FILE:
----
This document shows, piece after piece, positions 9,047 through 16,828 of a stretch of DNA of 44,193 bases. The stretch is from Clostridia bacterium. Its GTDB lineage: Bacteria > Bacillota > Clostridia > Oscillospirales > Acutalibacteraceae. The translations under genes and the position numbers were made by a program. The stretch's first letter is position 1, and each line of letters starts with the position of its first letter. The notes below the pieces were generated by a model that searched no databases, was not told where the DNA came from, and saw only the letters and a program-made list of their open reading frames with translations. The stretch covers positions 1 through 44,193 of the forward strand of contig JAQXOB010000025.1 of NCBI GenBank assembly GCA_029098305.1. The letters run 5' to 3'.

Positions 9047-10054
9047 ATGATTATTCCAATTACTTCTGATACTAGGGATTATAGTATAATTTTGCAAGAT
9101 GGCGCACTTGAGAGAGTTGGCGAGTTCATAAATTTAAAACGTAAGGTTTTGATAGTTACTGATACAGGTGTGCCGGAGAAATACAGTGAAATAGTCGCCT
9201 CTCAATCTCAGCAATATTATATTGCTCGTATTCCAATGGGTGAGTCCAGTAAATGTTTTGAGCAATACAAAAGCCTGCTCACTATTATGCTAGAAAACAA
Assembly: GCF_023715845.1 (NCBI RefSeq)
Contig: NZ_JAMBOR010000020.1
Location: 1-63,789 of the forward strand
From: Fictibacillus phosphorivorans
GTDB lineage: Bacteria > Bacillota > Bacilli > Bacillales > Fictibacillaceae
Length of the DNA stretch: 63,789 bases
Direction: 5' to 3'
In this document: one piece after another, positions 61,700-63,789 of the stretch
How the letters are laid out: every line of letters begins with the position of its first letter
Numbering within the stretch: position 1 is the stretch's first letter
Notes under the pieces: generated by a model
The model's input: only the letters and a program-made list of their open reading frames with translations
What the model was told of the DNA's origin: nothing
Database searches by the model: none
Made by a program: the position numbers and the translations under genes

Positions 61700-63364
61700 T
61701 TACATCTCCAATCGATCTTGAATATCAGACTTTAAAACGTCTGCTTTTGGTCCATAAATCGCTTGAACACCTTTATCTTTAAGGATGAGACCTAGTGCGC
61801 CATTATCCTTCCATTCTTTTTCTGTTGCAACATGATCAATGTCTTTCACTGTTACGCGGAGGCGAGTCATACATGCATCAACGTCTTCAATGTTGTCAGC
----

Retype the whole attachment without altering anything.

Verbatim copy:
This document shows, piece after piece, positions 9,047 through 16,828 of a stretch of DNA of 44,193 bases. The stretch is from Clostridia bacterium. Its GTDB lineage: Bacteria > Bacillota > Clostridia > Oscillospirales > Acutalibacteraceae. The translations under genes and the position numbers were made by a program. The stretch's first letter is position 1, and each line of letters starts with the position of its first letter. The notes below the pieces were generated by a model that searched no databases, was not told where the DNA came from, and saw only the letters and a program-made list of their open reading frames with translations. The stretch covers positions 1 through 44,193 of the forward strand of contig JAQXOB010000025.1 of NCBI GenBank assembly GCA_029098305.1. The letters run 5' to 3'.

Positions 9047-10054
9047 ATGATTATTCCAATTACTTCTGATACTAGGGATTATAGTATAATTTTGCAAGAT
9101 GGCGCACTTGAGAGAGTTGGCGAGTTCATAAATTTAAAACGTAAGGTTTTGATAGTTACTGATACAGGTGTGCCGGAGAAATACAGTGAAATAGTCGCCT
9201 CTCAATCTCAGCAATATTATATTGCTCGTATTCCAATGGGTGAGTCCAGTAAATGTTTTGAGCAATACAAAAGCCTGCTCACTATTATGCTAGAAAACAA
Assembly: GCF_023715845.1 (NCBI RefSeq)
Contig: NZ_JAMBOR010000020.1
Location: 1-63,789 of the forward strand
From: Fictibacillus phosphorivorans
GTDB lineage: Bacteria > Bacillota > Bacilli > Bacillales > Fictibacillaceae
Length of the DNA stretch: 63,789 bases
Direction: 5' to 3'
In this document: one piece after another, positions 61,700-63,789 of the stretch
How the letters are laid out: every line of letters begins with the position of its first letter
Numbering within the stretch: position 1 is the stretch's first letter
Notes under the pieces: generated by a model
The model's input: only the letters and a program-made list of their open reading frames with translations
What the model was told of the DNA's origin: nothing
Database searches by the model: none
Made by a program: the position numbers and the translations under genes

Positions 61700-63364
61700 T
61701 TACATCTCCAATCGATCTTGAATATCAGACTTTAAAACGTCTGCTTTTGGTCCATAAATCGCTTGAACACCTTTATCTTTAAGGATGAGACCTAGTGCGC
61801 CATTATCCTTCCATTCTTTTTCTGTTGCAACATGATCAATGTCTTTCACTGTTACGCGGAGGCGAGTCATACATGCATCAACGTCTTCAATGTTGTCAGC